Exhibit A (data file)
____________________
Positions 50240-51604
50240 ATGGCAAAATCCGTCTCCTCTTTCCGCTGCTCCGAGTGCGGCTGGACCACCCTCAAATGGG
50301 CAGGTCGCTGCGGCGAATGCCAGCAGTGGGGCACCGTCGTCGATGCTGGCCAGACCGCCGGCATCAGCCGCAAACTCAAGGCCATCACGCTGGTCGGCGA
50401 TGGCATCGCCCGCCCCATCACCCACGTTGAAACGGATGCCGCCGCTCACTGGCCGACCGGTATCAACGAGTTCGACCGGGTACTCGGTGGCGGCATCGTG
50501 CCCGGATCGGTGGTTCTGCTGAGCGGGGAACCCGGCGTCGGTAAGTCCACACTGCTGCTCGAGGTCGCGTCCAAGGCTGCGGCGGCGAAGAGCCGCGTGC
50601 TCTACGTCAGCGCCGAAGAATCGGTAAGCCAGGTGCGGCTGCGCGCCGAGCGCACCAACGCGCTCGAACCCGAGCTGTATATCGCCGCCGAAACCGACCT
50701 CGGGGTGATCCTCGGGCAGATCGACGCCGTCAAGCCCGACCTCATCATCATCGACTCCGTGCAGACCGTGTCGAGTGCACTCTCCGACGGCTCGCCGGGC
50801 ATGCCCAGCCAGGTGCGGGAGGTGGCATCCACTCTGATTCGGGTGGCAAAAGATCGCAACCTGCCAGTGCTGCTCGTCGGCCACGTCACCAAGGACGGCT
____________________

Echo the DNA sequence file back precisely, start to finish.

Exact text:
Positions 50240-51604
50240 ATGGCAAAATCCGTCTCCTCTTTCCGCTGCTCCGAGTGCGGCTGGACCACCCTCAAATGGG
50301 CAGGTCGCTGCGGCGAATGCCAGCAGTGGGGCACCGTCGTCGATGCTGGCCAGACCGCCGGCATCAGCCGCAAACTCAAGGCCATCACGCTGGTCGGCGA
50401 TGGCATCGCCCGCCCCATCACCCACGTTGAAACGGATGCCGCCGCTCACTGGCCGACCGGTATCAACGAGTTCGACCGGGTACTCGGTGGCGGCATCGTG
50501 CCCGGATCGGTGGTTCTGCTGAGCGGGGAACCCGGCGTCGGTAAGTCCACACTGCTGCTCGAGGTCGCGTCCAAGGCTGCGGCGGCGAAGAGCCGCGTGC
50601 TCTACGTCAGCGCCGAAGAATCGGTAAGCCAGGTGCGGCTGCGCGCCGAGCGCACCAACGCGCTCGAACCCGAGCTGTATATCGCCGCCGAAACCGACCT
50701 CGGGGTGATCCTCGGGCAGATCGACGCCGTCAAGCCCGACCTCATCATCATCGACTCCGTGCAGACCGTGTCGAGTGCACTCTCCGACGGCTCGCCGGGC
50801 ATGCCCAGCCAGGTGCGGGAGGTGGCATCCACTCTGATTCGGGTGGCAAAAGATCGCAACCTGCCAGTGCTGCTCGTCGGCCACGTCACCAAGGACGGCT